Acta Neuropathologica

, Volume 118, Issue 3, pp 407–413 | Cite as

p62/SQSTM1 is overexpressed and prominently accumulated in inclusions of sporadic inclusion-body myositis muscle fibers, and can help differentiating it from polymyositis and dermatomyositis

  • Anna Nogalska
  • Chiara Terracciano
  • Carla D’Agostino
  • W. King Engel
  • Valerie AskanasEmail author
Original Paper


p62, also known as sequestosome1, is a shuttle protein transporting polyubiquitinated proteins for both the proteasomal and lysosomal degradation. p62 is an integral component of inclusions in brains of various neurodegenerative disorders, including Alzheimer disease (AD) neurofibrillary tangles (NFTs) and Lewy bodies in Parkinson disease. In AD brain, the p62 localized in NFTs is associated with phosphorylated tau (p-tau). Sporadic inclusion-body myositis (s-IBM) is the most common progressive muscle disease associated with aging, and its muscle tissue has several phenotypic similarities to AD brain. Abnormal accumulation of intracellular multiprotein inclusions, containing p-tau in the form of paired helical filaments, amyloid-β, and several other “Alzheimer-characteristic proteins”, is a characteristic feature of the s-IBM muscle fiber phenotype. Diminished proteasomal and lysosomal protein degradation appear to play an important role in the formation of intra-muscle-fiber inclusions. We now report that: (1) in s-IBM muscle fibers, p62 protein is increased on both the protein and the mRNA levels, and it is strongly accumulated within, and as a dense peripheral shell surrounding, p-tau containing inclusions, by both the light- and electron-microscopy. Accordingly, our studies provide a new, reliable, and simple molecular marker of p-tau inclusions in s-IBM muscle fibers. The prominent p62 immunohistochemical positivity and pattern diagnostically distinguish s-IBM from polymyositis and dermatomyositis. (2) In normal cultured human muscle fibers, experimental inhibition of either proteasomal or lysosomal protein degradation caused substantial increase of p62, suggesting that similar in vivo mechanisms might contribute to the p62 increase in s-IBM muscle fibers.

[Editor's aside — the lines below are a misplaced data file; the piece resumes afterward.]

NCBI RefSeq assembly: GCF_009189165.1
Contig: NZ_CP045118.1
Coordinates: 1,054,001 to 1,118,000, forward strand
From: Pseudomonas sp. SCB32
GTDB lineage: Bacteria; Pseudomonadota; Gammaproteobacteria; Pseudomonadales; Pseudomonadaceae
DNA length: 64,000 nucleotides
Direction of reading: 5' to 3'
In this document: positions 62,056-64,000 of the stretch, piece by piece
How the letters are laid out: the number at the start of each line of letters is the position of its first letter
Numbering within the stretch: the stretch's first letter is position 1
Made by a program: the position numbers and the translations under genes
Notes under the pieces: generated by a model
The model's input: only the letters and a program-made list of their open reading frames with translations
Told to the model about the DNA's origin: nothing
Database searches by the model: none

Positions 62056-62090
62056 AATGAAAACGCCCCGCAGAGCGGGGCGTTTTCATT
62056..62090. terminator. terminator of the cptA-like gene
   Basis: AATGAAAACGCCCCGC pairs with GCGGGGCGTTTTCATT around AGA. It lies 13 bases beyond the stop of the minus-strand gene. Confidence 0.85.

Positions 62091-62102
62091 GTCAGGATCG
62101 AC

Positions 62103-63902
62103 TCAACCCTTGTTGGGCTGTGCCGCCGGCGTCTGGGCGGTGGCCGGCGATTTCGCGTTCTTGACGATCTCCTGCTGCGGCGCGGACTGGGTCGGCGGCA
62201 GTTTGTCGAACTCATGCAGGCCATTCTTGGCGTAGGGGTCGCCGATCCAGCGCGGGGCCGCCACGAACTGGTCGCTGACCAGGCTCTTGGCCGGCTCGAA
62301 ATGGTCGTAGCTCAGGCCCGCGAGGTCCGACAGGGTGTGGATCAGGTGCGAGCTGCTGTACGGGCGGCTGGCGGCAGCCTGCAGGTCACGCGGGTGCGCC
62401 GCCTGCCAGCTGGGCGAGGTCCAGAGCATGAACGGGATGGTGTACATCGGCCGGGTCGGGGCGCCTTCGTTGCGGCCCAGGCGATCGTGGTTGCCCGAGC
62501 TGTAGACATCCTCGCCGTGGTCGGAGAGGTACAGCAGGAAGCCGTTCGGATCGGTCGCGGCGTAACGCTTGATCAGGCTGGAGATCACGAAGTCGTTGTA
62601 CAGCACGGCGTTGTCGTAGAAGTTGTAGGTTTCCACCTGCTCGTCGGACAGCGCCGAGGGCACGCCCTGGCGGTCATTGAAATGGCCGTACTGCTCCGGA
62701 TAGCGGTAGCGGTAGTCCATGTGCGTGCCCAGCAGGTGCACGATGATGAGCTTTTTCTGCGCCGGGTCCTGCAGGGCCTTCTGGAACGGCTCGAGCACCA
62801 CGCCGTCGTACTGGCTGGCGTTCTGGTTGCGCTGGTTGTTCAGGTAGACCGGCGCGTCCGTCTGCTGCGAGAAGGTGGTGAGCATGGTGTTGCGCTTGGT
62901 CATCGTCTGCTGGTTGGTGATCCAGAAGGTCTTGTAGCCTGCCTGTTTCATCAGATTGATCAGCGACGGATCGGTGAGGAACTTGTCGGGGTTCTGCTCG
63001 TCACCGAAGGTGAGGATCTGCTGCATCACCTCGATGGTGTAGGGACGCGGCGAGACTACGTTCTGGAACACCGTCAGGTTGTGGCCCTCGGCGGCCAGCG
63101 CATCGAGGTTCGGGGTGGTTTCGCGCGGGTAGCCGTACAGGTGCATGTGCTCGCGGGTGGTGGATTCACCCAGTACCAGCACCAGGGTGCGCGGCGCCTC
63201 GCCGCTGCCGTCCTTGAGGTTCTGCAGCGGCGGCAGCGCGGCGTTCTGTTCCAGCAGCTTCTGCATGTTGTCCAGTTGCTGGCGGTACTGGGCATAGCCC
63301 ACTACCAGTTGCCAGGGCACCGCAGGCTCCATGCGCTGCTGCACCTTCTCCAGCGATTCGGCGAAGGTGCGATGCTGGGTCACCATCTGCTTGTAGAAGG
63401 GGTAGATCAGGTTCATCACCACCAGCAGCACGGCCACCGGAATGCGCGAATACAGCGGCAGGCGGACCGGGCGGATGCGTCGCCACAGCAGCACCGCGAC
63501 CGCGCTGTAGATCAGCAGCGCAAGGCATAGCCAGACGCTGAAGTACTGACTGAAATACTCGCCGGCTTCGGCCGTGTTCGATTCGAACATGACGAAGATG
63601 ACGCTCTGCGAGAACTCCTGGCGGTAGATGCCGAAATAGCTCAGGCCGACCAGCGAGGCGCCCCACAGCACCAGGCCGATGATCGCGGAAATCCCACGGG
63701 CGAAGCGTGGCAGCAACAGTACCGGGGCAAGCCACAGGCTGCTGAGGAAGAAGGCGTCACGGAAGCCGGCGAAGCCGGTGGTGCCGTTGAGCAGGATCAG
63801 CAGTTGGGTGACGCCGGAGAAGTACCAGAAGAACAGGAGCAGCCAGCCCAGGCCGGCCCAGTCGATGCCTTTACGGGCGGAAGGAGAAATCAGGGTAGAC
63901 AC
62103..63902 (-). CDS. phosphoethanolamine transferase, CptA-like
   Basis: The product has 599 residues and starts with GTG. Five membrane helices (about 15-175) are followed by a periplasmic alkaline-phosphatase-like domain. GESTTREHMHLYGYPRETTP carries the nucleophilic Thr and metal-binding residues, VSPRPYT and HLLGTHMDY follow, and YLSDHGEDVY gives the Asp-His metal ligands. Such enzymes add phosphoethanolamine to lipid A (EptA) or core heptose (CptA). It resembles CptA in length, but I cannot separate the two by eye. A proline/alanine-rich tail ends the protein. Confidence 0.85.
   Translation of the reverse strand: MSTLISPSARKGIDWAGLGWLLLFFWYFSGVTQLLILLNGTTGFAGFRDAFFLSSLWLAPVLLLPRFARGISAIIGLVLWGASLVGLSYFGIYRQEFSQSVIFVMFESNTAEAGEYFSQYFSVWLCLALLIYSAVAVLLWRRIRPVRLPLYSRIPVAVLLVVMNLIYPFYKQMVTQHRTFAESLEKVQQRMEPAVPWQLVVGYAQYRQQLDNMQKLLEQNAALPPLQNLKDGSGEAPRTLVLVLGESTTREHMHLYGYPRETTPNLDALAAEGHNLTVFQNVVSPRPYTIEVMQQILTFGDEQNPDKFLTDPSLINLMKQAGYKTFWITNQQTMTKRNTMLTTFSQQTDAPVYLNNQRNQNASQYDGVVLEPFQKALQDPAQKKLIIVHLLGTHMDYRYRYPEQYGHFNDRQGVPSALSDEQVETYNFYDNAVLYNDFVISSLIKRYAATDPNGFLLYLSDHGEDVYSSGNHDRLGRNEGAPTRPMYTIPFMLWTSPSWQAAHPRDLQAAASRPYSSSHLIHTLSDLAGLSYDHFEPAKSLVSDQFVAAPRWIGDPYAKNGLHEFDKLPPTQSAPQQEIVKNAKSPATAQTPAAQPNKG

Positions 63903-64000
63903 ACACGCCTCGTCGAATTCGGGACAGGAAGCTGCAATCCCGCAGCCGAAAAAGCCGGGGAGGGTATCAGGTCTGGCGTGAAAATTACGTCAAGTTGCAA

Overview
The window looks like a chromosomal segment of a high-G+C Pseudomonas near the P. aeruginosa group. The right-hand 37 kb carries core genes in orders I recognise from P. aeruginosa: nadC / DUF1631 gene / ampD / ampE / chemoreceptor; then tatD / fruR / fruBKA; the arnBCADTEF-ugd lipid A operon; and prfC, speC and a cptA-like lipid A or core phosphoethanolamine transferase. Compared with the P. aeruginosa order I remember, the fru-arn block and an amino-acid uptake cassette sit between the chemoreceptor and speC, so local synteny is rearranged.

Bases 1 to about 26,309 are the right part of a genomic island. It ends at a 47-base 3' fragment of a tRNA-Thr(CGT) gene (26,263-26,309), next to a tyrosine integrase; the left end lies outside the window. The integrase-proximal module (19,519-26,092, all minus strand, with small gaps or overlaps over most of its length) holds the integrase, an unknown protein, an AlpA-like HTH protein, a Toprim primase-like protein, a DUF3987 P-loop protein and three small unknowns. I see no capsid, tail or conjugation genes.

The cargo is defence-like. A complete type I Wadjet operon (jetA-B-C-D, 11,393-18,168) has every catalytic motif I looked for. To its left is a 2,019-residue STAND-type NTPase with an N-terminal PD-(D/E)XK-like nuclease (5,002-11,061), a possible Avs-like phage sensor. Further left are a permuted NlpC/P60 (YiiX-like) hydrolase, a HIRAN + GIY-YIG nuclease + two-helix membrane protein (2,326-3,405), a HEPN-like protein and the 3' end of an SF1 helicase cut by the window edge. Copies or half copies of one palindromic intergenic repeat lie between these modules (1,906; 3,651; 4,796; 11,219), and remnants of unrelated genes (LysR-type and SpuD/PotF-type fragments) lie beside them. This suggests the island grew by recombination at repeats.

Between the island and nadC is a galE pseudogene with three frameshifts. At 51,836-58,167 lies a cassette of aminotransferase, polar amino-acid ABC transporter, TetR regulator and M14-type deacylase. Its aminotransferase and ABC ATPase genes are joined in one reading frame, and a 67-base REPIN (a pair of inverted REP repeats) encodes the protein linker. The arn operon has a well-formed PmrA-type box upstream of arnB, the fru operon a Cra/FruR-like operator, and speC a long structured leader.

Sporadic inclusion-body myositis p62/sequestosome1 (p62/SQSTM1) Inclusions Phosphorylated tau Proteasome inhibition Lysosome inhibition Cultured human muscle fibers 



Dr. Nogalska is on leave from the Department of Biochemistry, Medical University of Gdansk, Gdansk, Poland. Dr. Terracciano was on leave from the Department of Neuroscience, University of Tor Vergata and Fondazione S. Lucia, Rome, Italy. Maggie Baburyan provided excellent technical assistance in electronmicroscopy. Margherita Simonetti participated in tissue culture experiments. We are grateful to Dr. Michael Jakowec of the USC Department of Neurology for allowing us to use his real-time PCR equipment. Supported by grants (to VA) from the National Institutes of Health (AG 16768 Merit Award), the Muscular Dystrophy Association, and The Myositis Association.


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Copyright information

© Springer-Verlag 2009

Authors and Affiliations

  • Anna Nogalska
    • 1
  • Chiara Terracciano
    • 1
  • Carla D’Agostino
    • 1
  • W. King Engel
    • 1
  • Valerie Askanas
    • 1
    Email author
  1. 1.Department of Neurology, USC Neuromuscular CenterGood Samaritan Hospital, University of Southern California Keck School of MedicineLos AngelesUSA

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